Monday, November 20, 2017

Book Review: THE OTHER MAN

Title: The Other Man
Author: Shashank Kela
Publisher: Juggernaut
Pages: 208
My GoodReads Rating: ⭐⭐⭐⭐

The Other Man by Shashank Kela is fiction that strikes such a realistic chord, it pains us with its intensity.

When the book begins, we see two men killed in an encounter killing. One of them, Shankar, born Roshan Ghandy, is a known Maoist, the other, a lawyer, Stephen Murmu, may or may not be, though he suffers the same fate. 

The scene of the encounter is Kakrana, state unknown, which functions as a kind of Every Place because the sort of injustice that takes place here is the kind that could fell people down anywhere.

Inspector Dayanidhi of the federal police agency is assigned to the case by his director. The official story is that the two prisoners were killed while they were trying to escape. But Daya is convinced that this is a deliberate killing, with political motivations.

His investigation is not welcomed either by the station officer responsible for the encounter, or the shadowy web of political and industrial characters whose financial interests are threatened by it.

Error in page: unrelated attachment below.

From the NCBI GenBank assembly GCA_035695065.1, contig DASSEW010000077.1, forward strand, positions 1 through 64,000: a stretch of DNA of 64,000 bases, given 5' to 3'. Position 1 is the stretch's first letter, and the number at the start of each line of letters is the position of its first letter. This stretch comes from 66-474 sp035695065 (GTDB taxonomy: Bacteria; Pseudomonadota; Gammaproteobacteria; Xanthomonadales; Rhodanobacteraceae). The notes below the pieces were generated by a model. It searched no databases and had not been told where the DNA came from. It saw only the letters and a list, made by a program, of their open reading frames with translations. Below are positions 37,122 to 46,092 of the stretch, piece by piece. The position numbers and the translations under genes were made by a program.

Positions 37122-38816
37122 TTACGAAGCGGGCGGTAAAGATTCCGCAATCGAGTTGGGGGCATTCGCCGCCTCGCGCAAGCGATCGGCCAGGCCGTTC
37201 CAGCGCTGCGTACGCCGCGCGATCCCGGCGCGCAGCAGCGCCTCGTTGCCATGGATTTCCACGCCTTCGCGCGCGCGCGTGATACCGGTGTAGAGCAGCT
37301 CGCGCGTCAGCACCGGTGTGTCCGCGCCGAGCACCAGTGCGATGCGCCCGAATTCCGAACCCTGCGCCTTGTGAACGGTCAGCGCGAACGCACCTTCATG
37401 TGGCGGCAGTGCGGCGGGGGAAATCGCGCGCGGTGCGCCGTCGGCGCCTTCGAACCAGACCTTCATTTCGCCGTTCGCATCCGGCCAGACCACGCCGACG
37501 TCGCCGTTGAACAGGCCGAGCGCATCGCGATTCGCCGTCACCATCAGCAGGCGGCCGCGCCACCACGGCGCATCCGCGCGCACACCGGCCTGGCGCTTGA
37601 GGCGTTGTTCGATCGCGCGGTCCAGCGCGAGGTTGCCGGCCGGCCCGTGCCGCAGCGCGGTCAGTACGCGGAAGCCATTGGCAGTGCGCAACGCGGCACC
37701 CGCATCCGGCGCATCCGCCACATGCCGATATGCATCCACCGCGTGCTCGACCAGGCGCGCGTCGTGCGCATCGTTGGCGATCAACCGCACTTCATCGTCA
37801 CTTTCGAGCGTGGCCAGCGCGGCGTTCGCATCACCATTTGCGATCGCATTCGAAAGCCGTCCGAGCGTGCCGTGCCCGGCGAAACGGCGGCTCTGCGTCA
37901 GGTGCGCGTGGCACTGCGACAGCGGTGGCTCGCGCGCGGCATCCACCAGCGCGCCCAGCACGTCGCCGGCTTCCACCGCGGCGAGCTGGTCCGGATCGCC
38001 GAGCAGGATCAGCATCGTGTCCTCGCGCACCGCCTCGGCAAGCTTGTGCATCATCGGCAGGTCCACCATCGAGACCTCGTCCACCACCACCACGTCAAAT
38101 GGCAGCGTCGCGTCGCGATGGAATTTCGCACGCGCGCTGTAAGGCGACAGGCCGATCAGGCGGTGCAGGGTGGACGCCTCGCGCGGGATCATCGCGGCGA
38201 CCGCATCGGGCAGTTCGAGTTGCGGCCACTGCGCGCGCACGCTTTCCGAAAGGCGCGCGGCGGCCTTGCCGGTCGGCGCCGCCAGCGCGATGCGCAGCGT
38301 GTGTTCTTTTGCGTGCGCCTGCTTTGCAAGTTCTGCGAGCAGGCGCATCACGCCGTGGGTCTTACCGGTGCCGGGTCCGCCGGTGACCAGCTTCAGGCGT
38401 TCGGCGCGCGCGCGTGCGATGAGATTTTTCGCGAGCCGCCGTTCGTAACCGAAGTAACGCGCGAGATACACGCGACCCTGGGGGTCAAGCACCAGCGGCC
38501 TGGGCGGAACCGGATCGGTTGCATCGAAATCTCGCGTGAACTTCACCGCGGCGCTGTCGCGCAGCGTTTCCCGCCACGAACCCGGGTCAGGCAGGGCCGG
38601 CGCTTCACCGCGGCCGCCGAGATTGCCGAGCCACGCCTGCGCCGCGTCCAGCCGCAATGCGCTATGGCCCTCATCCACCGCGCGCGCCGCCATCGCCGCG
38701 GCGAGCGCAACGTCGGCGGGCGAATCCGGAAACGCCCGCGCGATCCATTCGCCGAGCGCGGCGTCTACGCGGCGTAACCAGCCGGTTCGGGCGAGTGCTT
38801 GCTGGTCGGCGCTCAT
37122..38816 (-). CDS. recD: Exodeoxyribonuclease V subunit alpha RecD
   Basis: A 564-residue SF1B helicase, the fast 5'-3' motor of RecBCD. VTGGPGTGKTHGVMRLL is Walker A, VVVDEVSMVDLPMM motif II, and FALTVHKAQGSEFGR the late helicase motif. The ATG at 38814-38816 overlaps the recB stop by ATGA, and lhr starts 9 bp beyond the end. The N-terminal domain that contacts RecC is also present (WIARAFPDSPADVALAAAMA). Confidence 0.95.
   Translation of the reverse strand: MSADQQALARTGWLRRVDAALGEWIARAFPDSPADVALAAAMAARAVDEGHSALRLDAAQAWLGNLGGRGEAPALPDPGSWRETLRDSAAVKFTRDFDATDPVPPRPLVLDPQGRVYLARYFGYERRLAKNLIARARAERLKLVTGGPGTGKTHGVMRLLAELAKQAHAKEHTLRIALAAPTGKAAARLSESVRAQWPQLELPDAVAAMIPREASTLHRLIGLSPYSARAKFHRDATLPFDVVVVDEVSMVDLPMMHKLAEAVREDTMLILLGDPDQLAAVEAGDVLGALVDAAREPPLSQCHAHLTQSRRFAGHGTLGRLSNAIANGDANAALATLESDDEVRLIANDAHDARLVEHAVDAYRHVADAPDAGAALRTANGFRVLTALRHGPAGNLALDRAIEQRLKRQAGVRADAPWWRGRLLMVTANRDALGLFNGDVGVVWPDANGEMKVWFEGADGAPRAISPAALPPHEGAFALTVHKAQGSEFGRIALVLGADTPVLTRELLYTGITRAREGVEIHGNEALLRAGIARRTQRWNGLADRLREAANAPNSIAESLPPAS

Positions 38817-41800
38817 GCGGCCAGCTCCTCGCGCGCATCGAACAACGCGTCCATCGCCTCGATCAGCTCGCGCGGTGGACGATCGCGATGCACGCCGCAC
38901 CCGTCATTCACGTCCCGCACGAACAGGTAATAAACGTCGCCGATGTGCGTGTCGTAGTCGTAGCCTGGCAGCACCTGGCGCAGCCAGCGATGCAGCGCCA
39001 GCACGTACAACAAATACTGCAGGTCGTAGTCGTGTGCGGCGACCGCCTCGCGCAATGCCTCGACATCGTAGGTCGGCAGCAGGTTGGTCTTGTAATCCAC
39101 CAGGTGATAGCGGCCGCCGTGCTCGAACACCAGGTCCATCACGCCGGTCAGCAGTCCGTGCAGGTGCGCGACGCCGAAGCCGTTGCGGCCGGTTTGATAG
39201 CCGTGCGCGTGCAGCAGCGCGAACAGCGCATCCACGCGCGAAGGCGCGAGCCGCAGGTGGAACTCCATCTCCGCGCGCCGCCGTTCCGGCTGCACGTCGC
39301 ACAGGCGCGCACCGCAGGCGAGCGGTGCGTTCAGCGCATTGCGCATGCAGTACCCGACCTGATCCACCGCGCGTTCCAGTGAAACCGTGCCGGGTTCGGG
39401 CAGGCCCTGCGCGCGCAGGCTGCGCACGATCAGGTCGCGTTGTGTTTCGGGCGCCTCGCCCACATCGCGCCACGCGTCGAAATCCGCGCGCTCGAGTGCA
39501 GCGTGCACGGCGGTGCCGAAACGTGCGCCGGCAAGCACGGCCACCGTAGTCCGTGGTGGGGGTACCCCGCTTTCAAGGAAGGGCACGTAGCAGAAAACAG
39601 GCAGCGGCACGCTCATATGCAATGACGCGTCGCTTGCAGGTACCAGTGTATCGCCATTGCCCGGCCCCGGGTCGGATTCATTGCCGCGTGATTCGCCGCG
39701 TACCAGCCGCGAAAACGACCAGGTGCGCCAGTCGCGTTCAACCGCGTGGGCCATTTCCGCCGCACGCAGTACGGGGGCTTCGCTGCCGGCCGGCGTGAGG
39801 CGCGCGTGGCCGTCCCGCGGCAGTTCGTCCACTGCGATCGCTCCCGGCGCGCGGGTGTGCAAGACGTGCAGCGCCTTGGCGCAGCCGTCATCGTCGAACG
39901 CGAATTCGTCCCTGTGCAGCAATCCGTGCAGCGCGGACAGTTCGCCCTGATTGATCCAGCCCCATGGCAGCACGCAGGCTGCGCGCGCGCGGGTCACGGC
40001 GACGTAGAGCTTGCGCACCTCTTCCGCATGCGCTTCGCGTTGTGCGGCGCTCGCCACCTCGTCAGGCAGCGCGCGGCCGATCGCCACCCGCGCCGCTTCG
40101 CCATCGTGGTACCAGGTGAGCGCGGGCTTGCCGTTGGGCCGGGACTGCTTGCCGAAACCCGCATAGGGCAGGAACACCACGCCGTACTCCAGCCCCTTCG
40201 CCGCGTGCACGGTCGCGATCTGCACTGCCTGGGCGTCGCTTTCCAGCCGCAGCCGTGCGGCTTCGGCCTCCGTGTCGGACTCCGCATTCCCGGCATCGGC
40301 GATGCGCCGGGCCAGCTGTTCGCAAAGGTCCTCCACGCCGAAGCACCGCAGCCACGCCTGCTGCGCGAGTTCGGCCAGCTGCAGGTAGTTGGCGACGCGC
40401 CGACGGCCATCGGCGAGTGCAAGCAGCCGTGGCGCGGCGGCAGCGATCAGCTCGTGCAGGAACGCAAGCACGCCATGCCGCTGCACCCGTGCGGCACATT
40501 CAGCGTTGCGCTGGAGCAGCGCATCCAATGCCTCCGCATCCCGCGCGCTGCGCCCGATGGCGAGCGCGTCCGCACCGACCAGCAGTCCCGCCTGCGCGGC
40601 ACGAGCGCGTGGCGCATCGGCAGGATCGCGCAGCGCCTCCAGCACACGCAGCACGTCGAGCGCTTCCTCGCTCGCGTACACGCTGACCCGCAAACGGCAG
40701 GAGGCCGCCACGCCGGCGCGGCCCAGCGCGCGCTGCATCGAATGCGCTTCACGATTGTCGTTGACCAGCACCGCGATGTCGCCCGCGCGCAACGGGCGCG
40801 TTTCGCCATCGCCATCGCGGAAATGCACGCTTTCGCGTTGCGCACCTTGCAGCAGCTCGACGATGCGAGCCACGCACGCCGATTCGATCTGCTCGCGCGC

At the heart of the conspiracy is the mining company whose tentacles are spread wide through the land, touching people’s lives, and toying with them in equal measure.

It is ironic that the name Daya should be chosen for the protagonist who spends his time and energy diligently tracking down the truth behind the encounter killing. In real life, Daya Nayak was an encounter specialist, who was involved in over 80 encounter killings of members of the dreaded Mumbai underworld.

Here Daya is that rare commodity, an honest policeman who is at once realistic about real-life conditions and idealistic about his pursuit of justice. He is unpopular with his colleagues, self-effacing and a loner.

I liked Daya’s methods, how he succeeded in throwing his quarries off guard, the way he questioned people, the way he interpreted their answers, and his observations about the most random occurrences and events. It is not hard to see how well his background, his wide reading of Motaigne, Stendhal etc as well as of Tennyson, Robert Frost and Gerald Manley Hopkins have shaped his thinking. (If you can, do Google the Margaret poem by Hopkins, and interpret it in the context of Kakrana.)

The best part is that he does his job without any high notions about himself. When a character observes, “You take your job seriously,” he says, No more than the next man, I hope.

While Daya is a very significant character, the author also lets us into the lives of Shankar and Murmu, who we get to know posthumously through the accounts of those who knew them well.

Most of the important characters are unnamed, for instance, the station officer, who is referred to as the station officer throughout the story. But the author does give us the names of bit characters like Sudha K, Surab Singh M’ta, Sudhir Pathak etc.